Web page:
Conductor:  Mstislav Rostropovich
Orchestra/Ensemble:  London Philharmonic Orchestra
Period: Romantic 
Written: 1875-1877; Russia 
Language: Russian 
Notes: Arranged: Shostakovich 
2. Hopak by Modest Mussorgsky
Performer:  Mstislav Rostropovich (Piano), Galina Vishnevskaya (Soprano)
Period: Romantic 
Written: 1866/1868; Russia 
Language: Russian 
3. Savichna by Modest Mussorgsky
Performer:  Galina Vishnevskaya (Soprano), Mstislav Rostropovich (Piano)
Period: Romantic 
Language: Russian 
4. Lullaby by Modest Mussorgsky
Performer:  Galina Vishnevskaya (Soprano), Mstislav Rostropovich (Piano)
Period: Romantic 
Written: 1865; Russia 
Language: Russian 
5. Songs (4), Op. 2: no 2, Enslaved by the rose, the nightingale by Nikolai Rimsky-Korsakov
Performer:  Mstislav Rostropovich (Piano), Galina Vishnevskaya (Soprano)
Period: Romantic 
Written: 1866; Russia 
Language: Russian 
6. Songs (4), Op. 42: no 3, The clouds begin to scatter by Nikolai Rimsky-Korsakov
Performer:  Mstislav Rostropovich (Piano), Galina Vishnevskaya (Soprano)
Period: Romantic 
Written: 1897; Russia 
Language: Russian 
7. In spring, Op. 43: no 1, The lark sings louder by Nikolai Rimsky-Korsakov
Performer:  Mstislav Rostropovich (Piano), Galina Vishnevskaya (Soprano)
Period: Romantic 
Written: 1897; Russia 
Language: Russian 
8. Songs (7), Op. 47: no 7, Was I not a little blade of grass? by Peter Ilyich Tchaikovsky
Performer:  Mstislav Rostropovich (Piano), Galina Vishnevskaya (Soprano)
Period: Romantic 
Written: 1880; Russia 
Language: Russian 
9. Songs (6), Op. 16: no 1, Cradle song by Peter Ilyich Tchaikovsky
Performer:  Mstislav Rostropovich (Piano), Galina Vishnevskaya (Soprano)
Period: Romantic 
Language: Russian 
10. Songs (6), Op. 6: no 5, Why? by Peter Ilyich Tchaikovsky
Performer:  Mstislav Rostropovich (Piano), Galina Vishnevskaya (Soprano)
Period: Romantic 
Written: 1869; Russia 
Language: Russian 
11. Songs (6), Op. 38: no 3, Amid the din of the ball by Peter Ilyich Tchaikovsky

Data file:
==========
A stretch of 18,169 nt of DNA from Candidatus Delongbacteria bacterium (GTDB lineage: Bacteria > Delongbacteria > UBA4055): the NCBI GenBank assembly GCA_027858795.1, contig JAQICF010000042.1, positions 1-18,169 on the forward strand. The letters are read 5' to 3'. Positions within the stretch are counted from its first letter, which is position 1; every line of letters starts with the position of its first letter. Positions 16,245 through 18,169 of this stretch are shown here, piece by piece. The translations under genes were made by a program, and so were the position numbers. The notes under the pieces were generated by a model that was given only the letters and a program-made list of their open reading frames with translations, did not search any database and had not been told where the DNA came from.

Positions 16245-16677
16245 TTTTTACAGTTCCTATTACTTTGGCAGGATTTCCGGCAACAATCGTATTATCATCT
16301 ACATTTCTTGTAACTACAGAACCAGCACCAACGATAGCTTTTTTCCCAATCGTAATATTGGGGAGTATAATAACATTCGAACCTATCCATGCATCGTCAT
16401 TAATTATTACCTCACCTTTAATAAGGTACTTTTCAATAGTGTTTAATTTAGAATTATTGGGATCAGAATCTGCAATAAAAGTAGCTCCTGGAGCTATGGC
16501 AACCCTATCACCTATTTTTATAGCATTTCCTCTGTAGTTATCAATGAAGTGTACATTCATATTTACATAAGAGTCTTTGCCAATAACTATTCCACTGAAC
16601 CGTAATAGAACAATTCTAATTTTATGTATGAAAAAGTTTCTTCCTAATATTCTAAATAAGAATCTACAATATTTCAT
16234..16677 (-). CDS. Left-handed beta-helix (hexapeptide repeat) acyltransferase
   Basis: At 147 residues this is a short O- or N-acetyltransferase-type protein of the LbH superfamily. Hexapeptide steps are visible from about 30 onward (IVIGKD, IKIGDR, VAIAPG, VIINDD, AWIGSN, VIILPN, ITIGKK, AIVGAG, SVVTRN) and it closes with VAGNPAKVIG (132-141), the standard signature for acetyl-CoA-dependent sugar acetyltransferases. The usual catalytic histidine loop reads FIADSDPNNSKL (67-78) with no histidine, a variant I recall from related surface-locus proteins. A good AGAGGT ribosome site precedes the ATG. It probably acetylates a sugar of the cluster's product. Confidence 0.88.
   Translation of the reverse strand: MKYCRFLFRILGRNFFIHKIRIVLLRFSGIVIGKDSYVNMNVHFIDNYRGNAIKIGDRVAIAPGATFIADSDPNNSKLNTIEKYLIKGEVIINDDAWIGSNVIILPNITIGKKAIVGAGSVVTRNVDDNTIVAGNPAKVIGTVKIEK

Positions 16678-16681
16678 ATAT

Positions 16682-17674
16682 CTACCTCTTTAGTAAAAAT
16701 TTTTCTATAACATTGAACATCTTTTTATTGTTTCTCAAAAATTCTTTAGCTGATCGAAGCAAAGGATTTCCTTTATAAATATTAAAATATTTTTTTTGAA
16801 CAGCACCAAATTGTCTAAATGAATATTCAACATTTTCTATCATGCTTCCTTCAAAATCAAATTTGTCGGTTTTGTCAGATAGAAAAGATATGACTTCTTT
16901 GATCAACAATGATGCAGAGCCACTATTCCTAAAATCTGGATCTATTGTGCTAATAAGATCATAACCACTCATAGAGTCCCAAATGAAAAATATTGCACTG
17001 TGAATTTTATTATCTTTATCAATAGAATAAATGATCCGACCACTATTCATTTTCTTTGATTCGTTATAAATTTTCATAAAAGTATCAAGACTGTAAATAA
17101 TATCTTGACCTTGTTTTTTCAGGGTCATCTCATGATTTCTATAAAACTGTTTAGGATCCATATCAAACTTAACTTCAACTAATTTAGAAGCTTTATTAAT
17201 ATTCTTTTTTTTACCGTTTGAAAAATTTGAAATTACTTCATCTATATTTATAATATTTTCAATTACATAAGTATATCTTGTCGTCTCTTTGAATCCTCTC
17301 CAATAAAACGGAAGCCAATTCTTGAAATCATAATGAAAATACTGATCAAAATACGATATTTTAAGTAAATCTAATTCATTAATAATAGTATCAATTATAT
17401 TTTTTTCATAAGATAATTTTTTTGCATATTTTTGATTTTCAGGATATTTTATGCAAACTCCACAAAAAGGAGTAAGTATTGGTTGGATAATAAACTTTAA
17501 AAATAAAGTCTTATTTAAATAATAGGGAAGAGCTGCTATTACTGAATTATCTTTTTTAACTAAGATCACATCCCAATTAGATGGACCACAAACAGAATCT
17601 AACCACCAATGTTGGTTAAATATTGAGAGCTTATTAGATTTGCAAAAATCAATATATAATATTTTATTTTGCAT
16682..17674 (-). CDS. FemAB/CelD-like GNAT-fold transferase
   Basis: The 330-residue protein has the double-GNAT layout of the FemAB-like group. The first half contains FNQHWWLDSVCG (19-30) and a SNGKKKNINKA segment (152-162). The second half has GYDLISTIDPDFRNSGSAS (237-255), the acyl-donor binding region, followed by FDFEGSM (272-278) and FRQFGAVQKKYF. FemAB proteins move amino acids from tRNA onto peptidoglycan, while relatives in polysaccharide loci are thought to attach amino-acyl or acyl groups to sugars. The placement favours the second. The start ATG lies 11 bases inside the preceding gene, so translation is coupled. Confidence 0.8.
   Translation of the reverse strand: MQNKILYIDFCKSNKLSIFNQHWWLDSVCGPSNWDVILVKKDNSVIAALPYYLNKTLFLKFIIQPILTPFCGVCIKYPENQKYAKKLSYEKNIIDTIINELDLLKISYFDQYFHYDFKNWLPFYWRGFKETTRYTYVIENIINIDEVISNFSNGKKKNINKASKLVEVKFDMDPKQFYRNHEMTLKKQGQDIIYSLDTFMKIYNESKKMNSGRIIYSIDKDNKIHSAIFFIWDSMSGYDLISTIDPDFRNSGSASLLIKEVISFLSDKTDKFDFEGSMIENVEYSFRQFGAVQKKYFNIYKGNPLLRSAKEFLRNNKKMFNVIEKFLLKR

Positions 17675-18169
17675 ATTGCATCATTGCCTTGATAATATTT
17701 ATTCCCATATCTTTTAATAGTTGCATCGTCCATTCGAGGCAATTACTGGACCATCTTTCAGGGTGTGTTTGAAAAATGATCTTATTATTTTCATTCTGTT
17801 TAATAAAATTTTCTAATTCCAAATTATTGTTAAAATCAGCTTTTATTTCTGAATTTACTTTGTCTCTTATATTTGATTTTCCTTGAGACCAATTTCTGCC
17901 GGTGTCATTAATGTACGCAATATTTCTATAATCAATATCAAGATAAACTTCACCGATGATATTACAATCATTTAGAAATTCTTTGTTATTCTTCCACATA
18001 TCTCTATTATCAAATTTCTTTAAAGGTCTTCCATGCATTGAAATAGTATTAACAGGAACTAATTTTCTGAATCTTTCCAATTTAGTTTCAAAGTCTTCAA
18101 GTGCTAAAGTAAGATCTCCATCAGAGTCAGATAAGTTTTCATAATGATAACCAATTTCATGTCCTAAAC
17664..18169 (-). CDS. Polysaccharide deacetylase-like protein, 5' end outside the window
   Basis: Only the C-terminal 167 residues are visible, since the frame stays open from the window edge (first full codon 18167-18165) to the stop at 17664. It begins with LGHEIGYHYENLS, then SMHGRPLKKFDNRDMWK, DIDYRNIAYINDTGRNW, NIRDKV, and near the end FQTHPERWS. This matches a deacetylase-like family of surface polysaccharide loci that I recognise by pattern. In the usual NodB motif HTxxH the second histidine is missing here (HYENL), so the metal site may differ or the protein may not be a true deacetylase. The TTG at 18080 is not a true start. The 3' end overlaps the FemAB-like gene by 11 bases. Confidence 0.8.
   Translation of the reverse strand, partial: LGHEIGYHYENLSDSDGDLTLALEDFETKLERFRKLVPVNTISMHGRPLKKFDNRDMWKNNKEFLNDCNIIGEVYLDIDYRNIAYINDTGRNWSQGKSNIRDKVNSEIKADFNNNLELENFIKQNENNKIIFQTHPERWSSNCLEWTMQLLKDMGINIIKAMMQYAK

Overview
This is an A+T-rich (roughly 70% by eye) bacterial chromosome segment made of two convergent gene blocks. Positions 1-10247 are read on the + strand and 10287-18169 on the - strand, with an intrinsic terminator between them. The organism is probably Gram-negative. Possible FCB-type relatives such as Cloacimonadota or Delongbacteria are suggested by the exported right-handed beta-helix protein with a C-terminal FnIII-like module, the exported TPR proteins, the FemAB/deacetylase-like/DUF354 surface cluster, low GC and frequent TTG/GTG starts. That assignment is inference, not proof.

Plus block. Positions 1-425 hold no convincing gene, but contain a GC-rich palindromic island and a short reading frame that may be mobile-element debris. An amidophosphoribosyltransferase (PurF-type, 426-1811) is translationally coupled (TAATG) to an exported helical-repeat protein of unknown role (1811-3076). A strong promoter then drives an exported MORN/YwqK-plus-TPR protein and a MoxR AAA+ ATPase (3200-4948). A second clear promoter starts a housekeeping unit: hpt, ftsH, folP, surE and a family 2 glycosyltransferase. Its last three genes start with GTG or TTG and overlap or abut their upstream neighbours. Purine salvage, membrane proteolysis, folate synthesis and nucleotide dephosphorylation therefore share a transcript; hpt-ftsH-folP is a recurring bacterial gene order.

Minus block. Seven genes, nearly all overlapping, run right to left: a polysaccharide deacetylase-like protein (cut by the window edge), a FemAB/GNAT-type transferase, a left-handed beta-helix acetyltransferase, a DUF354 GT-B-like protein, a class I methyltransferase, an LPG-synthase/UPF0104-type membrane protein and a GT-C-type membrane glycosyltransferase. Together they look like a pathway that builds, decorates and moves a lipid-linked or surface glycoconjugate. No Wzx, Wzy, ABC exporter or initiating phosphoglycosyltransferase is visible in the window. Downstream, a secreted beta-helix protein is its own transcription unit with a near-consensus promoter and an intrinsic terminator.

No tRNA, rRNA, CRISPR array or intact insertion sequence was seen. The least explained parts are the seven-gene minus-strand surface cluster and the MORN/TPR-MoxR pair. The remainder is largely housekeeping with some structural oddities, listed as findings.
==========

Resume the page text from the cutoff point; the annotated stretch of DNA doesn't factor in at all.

Performer:  Mstislav Rostropovich (Piano), Galina Vishnevskaya (Soprano)
Period: Romantic 
Written: 1878; Russia 
Language: Russian 
12. Songs (6), Op. 73: no 6, Again, as before, alone by Peter Ilyich Tchaikovsky
Performer:  Mstislav Rostropovich (Piano), Galina Vishnevskaya (Soprano)
Period: Romantic 
Written: 1893; Russia 
Language: Russian 
13. Sadko: no 7, Sleep went along the river "Berceuse" by Nikolai Rimsky-Korsakov
Performer:  Galina Vishnevskaya (Soprano)
Conductor:  Mstislav Rostropovich
Orchestra/Ensemble:  London Philharmonic Orchestra
Period: Romantic 
Written: 1894-1896; Russia 
Language: Russian 
14. Tsar's Bride: Marfa's Scene and Aria by Nikolai Rimsky-Korsakov
Performer:  Galina Vishnevskaya (Soprano)
Conductor:  Mstislav Rostropovich
Orchestra/Ensemble:  London Philharmonic Orchestra
Period: Romantic 
Written: 1898; Russia 
Language: Russian 
15. Tsar's Bride: You will pay "Lyubasha's Aria" by Nikolai Rimsky-Korsakov
Performer:  Galina Vishnevskaya (Soprano)
Conductor:  Mstislav Rostropovich
Orchestra/Ensemble:  London Philharmonic Orchestra
Period: Romantic 
Written: 1898; Russia 
Language: Russian 
16. Snow Maiden, Op. 12: As the trees in the forest rustle by Peter Ilyich Tchaikovsky
Performer:  Galina Vishnevskaya (Soprano)
Conductor:  Mstislav Rostropovich
Orchestra/Ensemble:  London Philharmonic Orchestra
Period: Romantic 
Written: 1873; Russia 
Language: Russian 

Sound Samples

Gopak (2003 Digital Remaster)
Lullaby (Sleep, sleep, peasant son) (2003 Digital Remaster)
Darling Savishna (2003 Digital Remaster)
Songs and Dances of Death (orch.Dmitri Shostakovich) (2003 Digital Remaster): Lullaby (Lento doloroso)
Songs and Dances of Death (orch.Dmitri Shostakovich) (2003 Digital Remaster): Serenade (Moderato)
Songs and Dances of Death (orch.Dmitri Shostakovich) (2003 Digital Remaster): Trepak (Lento assai. Tranquillo)
Songs and Dances of Death (orch.Dmitri Shostakovich) (2003 Digital Remaster): The Field-Marshal (Vivo - alla guerra)
4 Songs Op. 2 (2003 Digital Remaster): The rose and the nightingale Op. 2 No. 2 (Kol'tsov)
4 Songs Op. 42 (2003 Digital Remaster): The heavy clouds disperse Op. 42 No. 3 (Pushkin)
In spring Op. 43 (2003 Digital Remaster): More sonorous than the lark's singing Op. 43 No. 1 (Tolstoy)
Sadko (2003 Digital Remaster): Lullaby of the Sea Princess (Act 2)
The Tsar`s Bride (2003 Digital Remaster): Martha`s Scene & Aria (Act 2)
The Tsar`s Bride (2003 Digital Remaster): Lyubasha`s Aria (Act 2)
The Snow Maiden - Incidental Music Op. 12 (2003 Digital Remaster): Lehl's First Song
7 Songs Op. 47 (2003 Digital Remaster): Was I not a little blade of grass? Op. 47 No. 7 (Surikov)
6 Songs Op. 16 (2003 Digital Remaster): Cradle song Op. 16 No. 1 (Maykov)
6 Songs Op. 6 (2003 Digital Remaster): Why? Op. 6 No. 5 (Heine transl. Mey)
6 Songs Op. 38 (2003 Digital Remaster): Amid the din of the ball Op. 38 No. 3 (Tolstoy)
6 Songs Op. 73 (2003 Digital Remaster): Again, as before, alone, Op. 73 No. 6 (Rathaus)